High-Frequency P Wave Spectra from Explosions and Earthquakes
- Steven R. Taylor,
- Howard J. Patton and
- Paul G. Richards
Published Online: 18 MAR 2013
Copyright 1991 by the American Geophysical Union.
Explosion Source Phenomenology
How to Cite
Walter, W. R. and Priestley, K. F. (1991) High-Frequency P Wave Spectra from Explosions and Earthquakes, in Explosion Source Phenomenology (eds S. R. Taylor, H. J. Patton and P. G. Richards), American Geophysical Union, Washington, D. C.. doi: 10.1029/GM065p0219
- Published Online: 18 MAR 2013
- Published Print: 1 JAN 1991
Print ISBN: 9780875900315
Online ISBN: 9781118663820
- Underground nuclear explosions—Detection—Congresses;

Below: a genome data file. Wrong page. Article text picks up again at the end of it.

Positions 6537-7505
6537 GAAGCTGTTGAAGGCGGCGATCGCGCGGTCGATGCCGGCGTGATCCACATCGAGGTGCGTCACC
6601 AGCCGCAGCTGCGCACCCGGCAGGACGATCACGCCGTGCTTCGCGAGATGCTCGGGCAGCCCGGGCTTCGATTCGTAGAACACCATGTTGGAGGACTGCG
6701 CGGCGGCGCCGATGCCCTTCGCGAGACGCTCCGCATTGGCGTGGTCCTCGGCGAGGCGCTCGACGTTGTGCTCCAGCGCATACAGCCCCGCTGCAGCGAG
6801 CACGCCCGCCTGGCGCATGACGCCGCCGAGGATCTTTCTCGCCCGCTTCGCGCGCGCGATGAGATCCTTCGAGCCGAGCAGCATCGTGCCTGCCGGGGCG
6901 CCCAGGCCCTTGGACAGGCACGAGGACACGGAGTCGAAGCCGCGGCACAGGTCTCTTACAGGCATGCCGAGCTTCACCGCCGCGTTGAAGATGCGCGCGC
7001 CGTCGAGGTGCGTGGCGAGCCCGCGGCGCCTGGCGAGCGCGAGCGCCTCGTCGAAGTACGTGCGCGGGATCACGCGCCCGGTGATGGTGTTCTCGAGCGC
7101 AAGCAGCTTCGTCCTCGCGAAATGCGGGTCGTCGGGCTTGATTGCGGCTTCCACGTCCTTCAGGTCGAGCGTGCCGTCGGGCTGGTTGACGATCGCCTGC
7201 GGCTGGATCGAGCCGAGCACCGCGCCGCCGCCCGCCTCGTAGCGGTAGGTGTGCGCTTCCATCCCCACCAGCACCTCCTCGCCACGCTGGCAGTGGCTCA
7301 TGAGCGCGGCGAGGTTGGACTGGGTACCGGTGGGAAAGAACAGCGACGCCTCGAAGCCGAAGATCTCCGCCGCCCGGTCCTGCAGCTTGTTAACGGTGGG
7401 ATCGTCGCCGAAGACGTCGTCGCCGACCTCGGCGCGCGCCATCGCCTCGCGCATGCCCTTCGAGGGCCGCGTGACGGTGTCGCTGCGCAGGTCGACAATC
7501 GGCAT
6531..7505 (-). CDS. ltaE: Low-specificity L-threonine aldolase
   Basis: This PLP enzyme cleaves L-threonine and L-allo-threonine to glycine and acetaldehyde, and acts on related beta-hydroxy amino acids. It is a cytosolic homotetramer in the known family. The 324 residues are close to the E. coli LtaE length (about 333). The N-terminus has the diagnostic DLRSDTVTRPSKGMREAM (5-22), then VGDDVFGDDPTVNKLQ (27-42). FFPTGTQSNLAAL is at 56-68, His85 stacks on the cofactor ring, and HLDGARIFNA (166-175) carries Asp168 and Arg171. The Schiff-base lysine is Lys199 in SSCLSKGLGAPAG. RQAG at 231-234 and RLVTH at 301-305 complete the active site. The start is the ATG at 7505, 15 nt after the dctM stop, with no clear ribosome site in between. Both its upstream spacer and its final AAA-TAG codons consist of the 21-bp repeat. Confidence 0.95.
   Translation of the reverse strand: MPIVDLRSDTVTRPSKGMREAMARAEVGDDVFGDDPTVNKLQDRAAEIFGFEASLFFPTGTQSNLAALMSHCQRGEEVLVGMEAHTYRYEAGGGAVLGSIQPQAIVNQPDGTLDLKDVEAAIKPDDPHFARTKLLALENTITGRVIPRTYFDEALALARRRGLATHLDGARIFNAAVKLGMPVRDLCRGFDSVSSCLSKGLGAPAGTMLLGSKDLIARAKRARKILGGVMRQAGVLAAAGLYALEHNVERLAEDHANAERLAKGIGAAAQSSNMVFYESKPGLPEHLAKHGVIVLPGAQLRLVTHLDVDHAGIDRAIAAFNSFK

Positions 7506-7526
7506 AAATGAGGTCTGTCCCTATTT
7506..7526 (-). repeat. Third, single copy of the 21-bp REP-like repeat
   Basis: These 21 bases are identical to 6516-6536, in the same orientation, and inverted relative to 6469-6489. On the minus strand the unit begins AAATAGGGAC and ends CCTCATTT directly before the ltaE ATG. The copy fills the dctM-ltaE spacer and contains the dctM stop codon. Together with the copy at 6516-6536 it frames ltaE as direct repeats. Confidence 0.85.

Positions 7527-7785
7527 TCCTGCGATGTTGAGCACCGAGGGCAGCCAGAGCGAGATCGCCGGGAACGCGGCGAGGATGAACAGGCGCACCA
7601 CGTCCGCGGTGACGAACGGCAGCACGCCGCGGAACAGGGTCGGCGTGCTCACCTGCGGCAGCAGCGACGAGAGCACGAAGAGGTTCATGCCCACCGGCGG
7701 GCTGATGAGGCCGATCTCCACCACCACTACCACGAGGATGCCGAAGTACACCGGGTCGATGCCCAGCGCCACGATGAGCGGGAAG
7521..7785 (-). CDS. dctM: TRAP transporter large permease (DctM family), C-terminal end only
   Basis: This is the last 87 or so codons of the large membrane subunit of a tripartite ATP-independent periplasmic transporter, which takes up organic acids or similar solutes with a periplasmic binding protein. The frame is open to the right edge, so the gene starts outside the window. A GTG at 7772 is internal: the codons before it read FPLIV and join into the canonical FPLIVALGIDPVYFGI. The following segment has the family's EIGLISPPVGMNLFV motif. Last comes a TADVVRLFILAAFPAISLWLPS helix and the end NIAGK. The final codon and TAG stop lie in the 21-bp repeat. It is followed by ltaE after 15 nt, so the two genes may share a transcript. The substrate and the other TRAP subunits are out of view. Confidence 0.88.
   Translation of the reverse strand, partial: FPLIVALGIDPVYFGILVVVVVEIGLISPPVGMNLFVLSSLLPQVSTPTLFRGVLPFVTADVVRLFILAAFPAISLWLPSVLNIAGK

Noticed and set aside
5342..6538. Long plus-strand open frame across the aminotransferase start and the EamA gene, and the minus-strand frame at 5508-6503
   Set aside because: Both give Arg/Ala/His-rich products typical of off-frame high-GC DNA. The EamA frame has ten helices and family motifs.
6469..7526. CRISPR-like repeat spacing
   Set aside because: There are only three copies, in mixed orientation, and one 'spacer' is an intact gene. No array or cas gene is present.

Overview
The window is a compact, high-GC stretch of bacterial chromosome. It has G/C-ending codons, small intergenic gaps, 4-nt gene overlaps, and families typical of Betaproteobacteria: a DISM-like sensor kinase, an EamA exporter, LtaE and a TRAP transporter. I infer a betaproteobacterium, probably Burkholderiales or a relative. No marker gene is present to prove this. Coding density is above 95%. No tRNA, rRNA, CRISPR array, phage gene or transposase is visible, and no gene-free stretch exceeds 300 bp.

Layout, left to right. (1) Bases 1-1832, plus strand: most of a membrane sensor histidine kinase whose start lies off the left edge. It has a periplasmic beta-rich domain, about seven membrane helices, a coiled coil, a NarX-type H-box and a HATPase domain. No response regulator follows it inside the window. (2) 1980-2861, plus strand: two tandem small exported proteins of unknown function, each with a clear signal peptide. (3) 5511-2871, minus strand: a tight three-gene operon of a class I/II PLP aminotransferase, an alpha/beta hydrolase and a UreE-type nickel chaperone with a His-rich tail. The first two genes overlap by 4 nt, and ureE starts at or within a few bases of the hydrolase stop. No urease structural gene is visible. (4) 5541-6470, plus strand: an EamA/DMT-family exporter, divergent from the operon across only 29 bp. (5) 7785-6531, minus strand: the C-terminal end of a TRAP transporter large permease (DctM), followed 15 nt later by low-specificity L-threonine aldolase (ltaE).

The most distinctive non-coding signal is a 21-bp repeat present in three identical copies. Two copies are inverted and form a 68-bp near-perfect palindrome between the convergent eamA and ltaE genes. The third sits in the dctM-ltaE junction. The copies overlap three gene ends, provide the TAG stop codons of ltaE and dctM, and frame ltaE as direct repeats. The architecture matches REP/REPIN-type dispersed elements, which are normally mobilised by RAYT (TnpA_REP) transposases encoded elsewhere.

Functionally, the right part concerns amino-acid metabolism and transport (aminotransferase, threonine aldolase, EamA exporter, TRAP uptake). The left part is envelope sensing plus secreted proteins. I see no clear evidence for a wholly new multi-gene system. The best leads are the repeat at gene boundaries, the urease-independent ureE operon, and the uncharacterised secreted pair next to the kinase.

Two explosion P wave spectral models [Sharpe, 1942; Mueller-Murphy, 1971] and two earthquake P wave spectral models [Archambeau, 1968, 1972; modified Brune 1970, 1971] are reviewed to assess their implications for high-frequency (>1 Hz) seismic discrimination between earthquakes and explosions. The importance of the corner frequency scaling, particularly for models with the same high-frequency spectral decay rate, is demonstrated by calculating source spectral ratios (a potentially important regional discriminant) for these models. We compare North American events and a limited data set of Central Asian events with these spectral models. We find North American earthquakes are consistent with a constant stress drop modified Brune model between 10 and 30 Hz. Shallow (<700 m depth) Pahute Mesa explosions at the Nevada Test Site have a high-frequency spectral decay between 10 and 30 Hz greater than the ω−2 predicted by the explosion models. Near regional recordings of the Soviet Joint Verification Experiment (JVE) explosion show a higher corner frequency and lower 1 to 4 Hz spectral ratios than predicted by either explosion model. The higher corner frequency of the Soviet JVE appears not to be due to attenuation, or receiver effects, and may represent a need for different corner frequency scaling, or result from source complications such as spall and tectonic release. A regional recording of the Soviet JVE (NEIC mb = 6.1) is shown to have a lower 1 to 4 Hz spectral ratio than a smaller earthquake (NEIC mb = 4.6) recorded on a nearly reciprocal path.